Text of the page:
u  \leftarrow 13*L*(u' - u_n)  \quad \text{where} \quad u_n=0.19793943

    v  \leftarrow 13*L*(v' - v_n)  \quad \text{where} \quad v_n=0.46831096

    This outputs 0 \leq L \leq 100, -134 \leq u \leq 220, -140 \leq v \leq 122 .

    The values are then converted to the destination data type:

    • 8-bit images

      L  \leftarrow 255/100 L, \; u  \leftarrow 255/354 (u + 134), \; v  \leftarrow 255/262 (v + 140)

    • 16-bit images

      (currently not supported)

    • 32-bit images

      L, u, and v are left as is

    The above formulae for converting RGB to/from various color spaces have been taken from multiple sources on the web, primarily from the Charles Poynton site http://www.poynton.com/ColorFAQ.html

  • Bayer \rightarrow RGB ( CV_BayerBG2BGR, CV_BayerGB2BGR, CV_BayerRG2BGR, CV_BayerGR2BGR, CV_BayerBG2RGB, CV_BayerGB2RGB, CV_BayerRG2RGB, CV_BayerGR2RGB ). The Bayer pattern is widely used in CCD and CMOS cameras. It enables you to get color pictures from a single plane where R,G, and B pixels (sensors of a particular component) are interleaved as follows:


    The output RGB components of a pixel are interpolated from 1, 2, or 4 neighbors of the pixel having the same color. There are several modifications of the above pattern that can be achieved by shifting the pattern one pixel left and/or one pixel up. The two letters C_1 and C_2 in the conversion constants CV_Bayer C_1 C_2 2BGR and CV_Bayer C_1 C_2 2RGB indicate the particular pattern type. These are components from the second row, second and third columns, respectively. For example, the above pattern has a very popular “BG” type.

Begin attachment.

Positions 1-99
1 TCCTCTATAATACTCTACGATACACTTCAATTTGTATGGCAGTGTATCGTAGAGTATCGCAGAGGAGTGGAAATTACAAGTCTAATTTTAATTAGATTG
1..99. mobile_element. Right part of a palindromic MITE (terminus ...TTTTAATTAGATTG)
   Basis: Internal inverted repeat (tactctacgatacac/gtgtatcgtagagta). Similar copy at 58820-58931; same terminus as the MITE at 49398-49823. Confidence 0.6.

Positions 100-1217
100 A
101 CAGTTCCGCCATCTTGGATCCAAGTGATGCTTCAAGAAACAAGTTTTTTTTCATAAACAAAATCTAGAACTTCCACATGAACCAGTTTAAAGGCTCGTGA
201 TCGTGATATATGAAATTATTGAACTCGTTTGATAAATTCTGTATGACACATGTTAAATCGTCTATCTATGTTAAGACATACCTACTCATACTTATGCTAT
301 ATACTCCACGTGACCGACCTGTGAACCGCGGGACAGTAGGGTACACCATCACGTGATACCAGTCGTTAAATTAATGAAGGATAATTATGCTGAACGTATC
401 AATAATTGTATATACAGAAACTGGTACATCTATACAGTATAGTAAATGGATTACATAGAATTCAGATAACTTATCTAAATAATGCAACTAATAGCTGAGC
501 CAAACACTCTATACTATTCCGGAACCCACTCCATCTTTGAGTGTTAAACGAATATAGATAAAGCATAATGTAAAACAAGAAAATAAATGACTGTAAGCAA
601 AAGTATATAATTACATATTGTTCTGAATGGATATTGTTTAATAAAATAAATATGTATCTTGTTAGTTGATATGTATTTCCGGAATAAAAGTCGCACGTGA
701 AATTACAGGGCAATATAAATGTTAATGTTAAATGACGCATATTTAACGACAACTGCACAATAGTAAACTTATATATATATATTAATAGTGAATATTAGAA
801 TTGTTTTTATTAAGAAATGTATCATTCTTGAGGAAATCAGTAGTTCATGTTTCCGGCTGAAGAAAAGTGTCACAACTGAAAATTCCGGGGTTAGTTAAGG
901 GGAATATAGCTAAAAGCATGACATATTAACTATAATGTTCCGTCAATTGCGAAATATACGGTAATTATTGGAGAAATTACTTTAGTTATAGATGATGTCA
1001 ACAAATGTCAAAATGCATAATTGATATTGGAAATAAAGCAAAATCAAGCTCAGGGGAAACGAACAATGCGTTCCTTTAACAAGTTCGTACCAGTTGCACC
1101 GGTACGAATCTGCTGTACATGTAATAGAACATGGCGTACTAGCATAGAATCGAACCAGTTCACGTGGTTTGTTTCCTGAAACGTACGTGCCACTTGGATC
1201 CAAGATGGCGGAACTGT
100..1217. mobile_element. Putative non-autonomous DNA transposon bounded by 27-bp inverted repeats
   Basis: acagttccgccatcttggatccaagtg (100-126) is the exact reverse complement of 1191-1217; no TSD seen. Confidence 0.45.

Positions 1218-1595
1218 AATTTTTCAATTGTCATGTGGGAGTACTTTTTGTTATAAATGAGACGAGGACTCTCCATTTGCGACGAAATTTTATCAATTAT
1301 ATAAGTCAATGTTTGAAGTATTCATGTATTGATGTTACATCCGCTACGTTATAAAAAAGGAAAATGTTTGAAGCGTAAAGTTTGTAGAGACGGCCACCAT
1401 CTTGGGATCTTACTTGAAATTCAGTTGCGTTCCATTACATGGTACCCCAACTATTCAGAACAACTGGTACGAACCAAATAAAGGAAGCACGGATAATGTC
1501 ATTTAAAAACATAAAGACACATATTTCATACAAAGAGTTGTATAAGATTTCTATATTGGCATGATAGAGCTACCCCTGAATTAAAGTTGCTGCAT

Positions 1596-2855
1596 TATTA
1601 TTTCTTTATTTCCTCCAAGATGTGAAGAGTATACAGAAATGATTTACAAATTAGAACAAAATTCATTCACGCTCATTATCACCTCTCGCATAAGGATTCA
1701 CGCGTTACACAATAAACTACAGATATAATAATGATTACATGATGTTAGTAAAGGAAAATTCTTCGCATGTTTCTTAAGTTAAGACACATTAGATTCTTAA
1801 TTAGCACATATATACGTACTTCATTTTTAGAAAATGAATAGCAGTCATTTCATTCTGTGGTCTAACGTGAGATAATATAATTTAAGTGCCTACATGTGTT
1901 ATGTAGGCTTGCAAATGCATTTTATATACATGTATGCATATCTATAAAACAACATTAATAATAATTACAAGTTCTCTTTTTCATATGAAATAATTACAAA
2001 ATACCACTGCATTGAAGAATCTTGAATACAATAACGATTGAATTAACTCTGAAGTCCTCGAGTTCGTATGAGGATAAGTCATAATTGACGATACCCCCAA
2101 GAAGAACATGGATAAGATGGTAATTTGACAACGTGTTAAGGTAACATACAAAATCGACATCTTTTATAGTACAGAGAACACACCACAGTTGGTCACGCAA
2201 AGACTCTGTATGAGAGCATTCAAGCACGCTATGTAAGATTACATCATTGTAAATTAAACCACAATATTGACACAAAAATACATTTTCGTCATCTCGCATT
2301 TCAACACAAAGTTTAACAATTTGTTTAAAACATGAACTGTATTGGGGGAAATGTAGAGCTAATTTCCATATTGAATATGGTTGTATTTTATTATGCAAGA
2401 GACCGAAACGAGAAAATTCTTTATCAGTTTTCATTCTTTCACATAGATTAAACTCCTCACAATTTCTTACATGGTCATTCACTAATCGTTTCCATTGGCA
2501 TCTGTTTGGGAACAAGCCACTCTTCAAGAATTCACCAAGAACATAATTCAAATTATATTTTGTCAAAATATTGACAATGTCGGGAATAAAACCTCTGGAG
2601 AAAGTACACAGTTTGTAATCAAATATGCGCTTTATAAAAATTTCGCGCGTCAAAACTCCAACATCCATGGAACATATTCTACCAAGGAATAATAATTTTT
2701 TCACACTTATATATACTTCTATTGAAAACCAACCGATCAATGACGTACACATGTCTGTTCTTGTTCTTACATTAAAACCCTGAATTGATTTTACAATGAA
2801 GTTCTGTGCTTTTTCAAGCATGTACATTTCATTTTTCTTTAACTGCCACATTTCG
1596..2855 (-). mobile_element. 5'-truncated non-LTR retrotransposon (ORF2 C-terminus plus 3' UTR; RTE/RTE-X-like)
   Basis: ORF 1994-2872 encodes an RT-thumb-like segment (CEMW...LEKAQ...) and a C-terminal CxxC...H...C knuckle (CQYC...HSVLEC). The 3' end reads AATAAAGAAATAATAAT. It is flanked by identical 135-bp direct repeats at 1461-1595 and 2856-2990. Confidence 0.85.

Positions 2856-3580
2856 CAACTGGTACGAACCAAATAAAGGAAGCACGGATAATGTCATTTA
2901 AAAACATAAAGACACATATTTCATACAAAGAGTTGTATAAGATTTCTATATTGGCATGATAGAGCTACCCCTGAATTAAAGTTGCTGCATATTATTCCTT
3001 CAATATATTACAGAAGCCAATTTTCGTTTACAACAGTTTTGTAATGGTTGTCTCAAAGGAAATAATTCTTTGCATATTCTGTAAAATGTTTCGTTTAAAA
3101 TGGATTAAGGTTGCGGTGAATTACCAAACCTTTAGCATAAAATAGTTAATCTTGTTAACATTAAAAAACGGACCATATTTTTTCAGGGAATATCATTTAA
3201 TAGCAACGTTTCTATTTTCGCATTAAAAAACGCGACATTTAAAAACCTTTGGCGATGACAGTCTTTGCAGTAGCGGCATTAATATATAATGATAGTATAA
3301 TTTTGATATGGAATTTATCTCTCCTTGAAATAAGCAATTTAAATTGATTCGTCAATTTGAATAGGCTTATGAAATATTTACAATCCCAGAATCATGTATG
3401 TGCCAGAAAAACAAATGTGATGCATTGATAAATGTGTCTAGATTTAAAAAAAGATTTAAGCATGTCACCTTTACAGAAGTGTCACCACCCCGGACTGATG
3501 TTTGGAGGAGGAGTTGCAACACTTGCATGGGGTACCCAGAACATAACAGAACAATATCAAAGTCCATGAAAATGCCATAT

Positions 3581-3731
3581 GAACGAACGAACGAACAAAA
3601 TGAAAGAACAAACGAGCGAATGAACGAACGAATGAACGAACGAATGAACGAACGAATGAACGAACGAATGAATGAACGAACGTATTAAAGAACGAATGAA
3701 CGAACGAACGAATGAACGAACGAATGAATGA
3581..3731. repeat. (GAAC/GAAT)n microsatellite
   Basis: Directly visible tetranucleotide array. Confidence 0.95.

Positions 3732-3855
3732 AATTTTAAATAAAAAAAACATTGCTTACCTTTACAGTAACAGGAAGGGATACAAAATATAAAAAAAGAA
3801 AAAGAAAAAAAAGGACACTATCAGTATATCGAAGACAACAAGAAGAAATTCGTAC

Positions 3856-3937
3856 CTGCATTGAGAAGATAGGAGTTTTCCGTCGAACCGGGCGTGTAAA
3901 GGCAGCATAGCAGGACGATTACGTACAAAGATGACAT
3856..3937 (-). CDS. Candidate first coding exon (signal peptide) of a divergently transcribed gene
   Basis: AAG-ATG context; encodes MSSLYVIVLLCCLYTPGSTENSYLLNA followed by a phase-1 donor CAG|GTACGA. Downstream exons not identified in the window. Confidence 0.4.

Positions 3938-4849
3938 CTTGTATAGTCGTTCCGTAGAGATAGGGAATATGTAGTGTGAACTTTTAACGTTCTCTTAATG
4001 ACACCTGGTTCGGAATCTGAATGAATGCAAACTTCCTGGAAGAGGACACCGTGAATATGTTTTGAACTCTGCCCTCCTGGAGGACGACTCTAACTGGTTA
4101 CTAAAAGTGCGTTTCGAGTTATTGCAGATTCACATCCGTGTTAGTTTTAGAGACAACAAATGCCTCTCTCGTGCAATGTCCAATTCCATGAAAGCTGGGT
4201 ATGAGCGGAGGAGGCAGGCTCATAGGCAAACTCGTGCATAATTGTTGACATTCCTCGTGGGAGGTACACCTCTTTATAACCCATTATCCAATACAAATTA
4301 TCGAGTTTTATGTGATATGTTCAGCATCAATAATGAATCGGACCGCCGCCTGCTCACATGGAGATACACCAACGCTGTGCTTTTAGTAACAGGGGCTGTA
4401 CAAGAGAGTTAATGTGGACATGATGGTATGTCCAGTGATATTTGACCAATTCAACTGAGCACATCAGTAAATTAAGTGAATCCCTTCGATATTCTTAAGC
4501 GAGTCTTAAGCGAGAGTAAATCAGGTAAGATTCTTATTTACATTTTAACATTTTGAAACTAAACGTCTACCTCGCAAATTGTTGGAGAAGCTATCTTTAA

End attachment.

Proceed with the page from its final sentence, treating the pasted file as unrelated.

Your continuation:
Calculates the distance to the closest zero pixel for each pixel of the source image.

C++: void distanceTransform(InputArray src, OutputArray dst, int distanceType, int maskSize)
C++: void distanceTransform(InputArray src, OutputArray dst, OutputArray labels, int distanceType, int maskSize, int labelType=DIST_LABEL_CCOMP )
Python: cv2.distanceTransform(src, distanceType, maskSize[, dst]) → dst
C: void cvDistTransform(const CvArr* src, CvArr* dst, int distance_type=CV_DIST_L2, int mask_size=3, const float* mask=NULL, CvArr* labels=NULL, int labelType=CV_DIST_LABEL_CCOMP )
Python: cv.DistTransform(src, dst, distance_type=CV_DIST_L2, mask_size=3, mask=None, labels=None) → None
  • src – 8-bit, single-channel (binary) source image.
  • dst – Output image with calculated distances. It is a 32-bit floating-point, single-channel image of the same size as src .
  • distanceType – Type of distance. It can be CV_DIST_L1, CV_DIST_L2 , or CV_DIST_C .
  • maskSize – Size of the distance transform mask. It can be 3, 5, or CV_DIST_MASK_PRECISE (the latter option is only supported by the first function). In case of the CV_DIST_L1 or CV_DIST_C distance type, the parameter is forced to 3 because a 3\times 3 mask gives the same result as 5\times 5 or any larger aperture.
  • labels – Optional output 2D array of labels (the discrete Voronoi diagram). It has the type CV_32SC1 and the same size as src . See the details below.
  • labelType – Type of the label array to build. If labelType==DIST_LABEL_CCOMP then each connected component of zeros in src (as well as all the non-zero pixels closest to the connected component) will be assigned the same label. If labelType==DIST_LABEL_PIXEL then each zero pixel (and all the non-zero pixels closest to it) gets its own label.

The functions distanceTransform calculate the approximate or precise distance from every binary image pixel to the nearest zero pixel. For zero image pixels, the distance will obviously be zero.